Employee – +50% of the three generations top desired benefit is Unlimited Paid Time Off

vs.

Employer – Less than 1% plan on offering Unlimited Paid Time Off as a benefit in the next year

__________

Employee – 40% of Gen X want Childcare as a benefits

vs.

Employer – Only 3% of employers offer Childcare as a benefit

__________

Employee – 45% of Millennials want College Loan Repayment as a benefit

vs.

Employer – Only 14% of employers offer College Loan Repayment as a benefit

__________

Employee – 25% of Baby Boomers want Financial Planning Services as a benefit

vs.

Employer – 22% of employers offer Financial Planning Services

Benefits trends are constantly evolving, and it is apparent that the most successful companies are forward thinking when it comes to their offerings and improving employee satisfaction. Formulating a benefits program that appeals to a diverse audience and provides incentive to complete quality work can give any business a competitive edge. In addition, the investment in your employees can reduce turnover and as a result, reduce onboarding expenses that can ultimately be more expensive than a benefits package.

As a new generation enters the workforce, it’s impossible to anticipate the new expectations they will create and set in their work environments. No matter what new insights and ideas they bring to the HR landscape, by understanding historical trends, employers can anticipate continued change in employee expectations surrounding technology, social norms, and innovation.

To read the complete report on the findings from our survey please click here.

Behind the Benefits: The 2020 Vision of What Employees Really Want

What your employees want from their benefits program may actually be different than what you think they want.  In mid-2019 we embarked on a journey to find the answers through a dual survey (one with employers and one with employees) with well over 250 companies in the NYC metro and SF Bay areas. 

The time to update your benefits offerings is not after your top performing employees have left for more generous opportunities. Staying ahead of the trends allows employers to attract and retain their top talent and avoid costly onboarding and training expenses.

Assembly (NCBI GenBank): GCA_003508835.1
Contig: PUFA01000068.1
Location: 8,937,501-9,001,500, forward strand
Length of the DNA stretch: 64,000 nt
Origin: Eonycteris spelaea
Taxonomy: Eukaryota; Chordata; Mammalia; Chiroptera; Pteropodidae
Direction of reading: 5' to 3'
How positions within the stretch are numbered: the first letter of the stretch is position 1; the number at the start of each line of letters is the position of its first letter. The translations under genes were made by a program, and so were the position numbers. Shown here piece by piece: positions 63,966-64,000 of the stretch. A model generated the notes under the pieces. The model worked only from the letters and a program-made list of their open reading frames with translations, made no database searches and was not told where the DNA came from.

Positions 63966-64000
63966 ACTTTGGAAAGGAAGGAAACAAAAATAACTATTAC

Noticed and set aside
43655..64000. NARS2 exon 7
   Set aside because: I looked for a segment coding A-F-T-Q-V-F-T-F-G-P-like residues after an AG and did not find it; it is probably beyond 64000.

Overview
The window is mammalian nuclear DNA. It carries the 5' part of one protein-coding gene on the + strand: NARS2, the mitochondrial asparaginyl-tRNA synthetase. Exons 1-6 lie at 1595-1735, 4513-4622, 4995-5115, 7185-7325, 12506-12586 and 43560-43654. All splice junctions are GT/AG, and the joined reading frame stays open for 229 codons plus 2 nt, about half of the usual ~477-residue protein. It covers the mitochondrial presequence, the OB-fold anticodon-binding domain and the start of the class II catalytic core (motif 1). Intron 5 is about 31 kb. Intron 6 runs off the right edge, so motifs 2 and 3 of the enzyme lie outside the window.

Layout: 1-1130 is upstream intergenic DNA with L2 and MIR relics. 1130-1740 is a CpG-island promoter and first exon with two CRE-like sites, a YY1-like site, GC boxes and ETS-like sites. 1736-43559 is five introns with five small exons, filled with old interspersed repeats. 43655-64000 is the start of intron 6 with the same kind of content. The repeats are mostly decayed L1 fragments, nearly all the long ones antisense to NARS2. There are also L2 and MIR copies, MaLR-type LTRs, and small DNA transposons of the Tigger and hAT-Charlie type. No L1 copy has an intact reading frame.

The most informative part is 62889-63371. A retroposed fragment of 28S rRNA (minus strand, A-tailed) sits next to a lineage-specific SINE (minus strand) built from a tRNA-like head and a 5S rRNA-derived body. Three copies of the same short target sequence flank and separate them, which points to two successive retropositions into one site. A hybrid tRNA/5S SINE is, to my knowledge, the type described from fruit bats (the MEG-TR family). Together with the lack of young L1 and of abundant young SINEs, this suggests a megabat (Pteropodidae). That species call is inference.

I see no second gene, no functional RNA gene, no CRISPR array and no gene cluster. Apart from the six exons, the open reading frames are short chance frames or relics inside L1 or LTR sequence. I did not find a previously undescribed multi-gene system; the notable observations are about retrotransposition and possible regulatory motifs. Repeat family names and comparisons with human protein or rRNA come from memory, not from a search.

Here’s What We Found:

The members we surveyed fell into one of three generational cohorts: Baby Boomers (ages 55-73), Generation X (ages 39-54), and Millennials (ages 23-39). Understanding the upbringing, current standing, and values of each of these generations is key to understanding what they are looking to get out of life and a career.

Generation B: Baby Boomers – Employee Survey Highlights

Born in the year 1946 – 1964

Generational Traits:

  • Employer Loyalty – I could work my way to the top!
  • Training – Tell me what to do.
  • Elder Respect – Automatic.
  • Change – Dislike.
  • Communication – Land line.
  • Tech – Ignorant.
  • Government – They aren’t trusting.

Employee Benefits Satisfaction – 3.5 / 5

  • Most Valued Benefit – Medical Health Insurance
  • Top 3 Desired Benefits (participants were allowed to select more than one category):
    • 50% Conferences & Professional Development
    • 50% Unlimited Time Off
    • 25% Financial Planning Services

Generation X – Employee Survey Highlights

Born in the year 1965 – 1980

Generational Traits:

  • Employer Loyalty – I’ll work if I have to.
  • Training –  Show me HOW to do it.
  • Elder Respect – Polite.
  • Change – Accepting.
  • Communication – Cell phone.
  • Tech – Comfortable.
  • Government – They are skeptical.

Employee Benefits Satisfaction – 3.3 / 5

  • Most Valued Benefit – Medical Health Insurance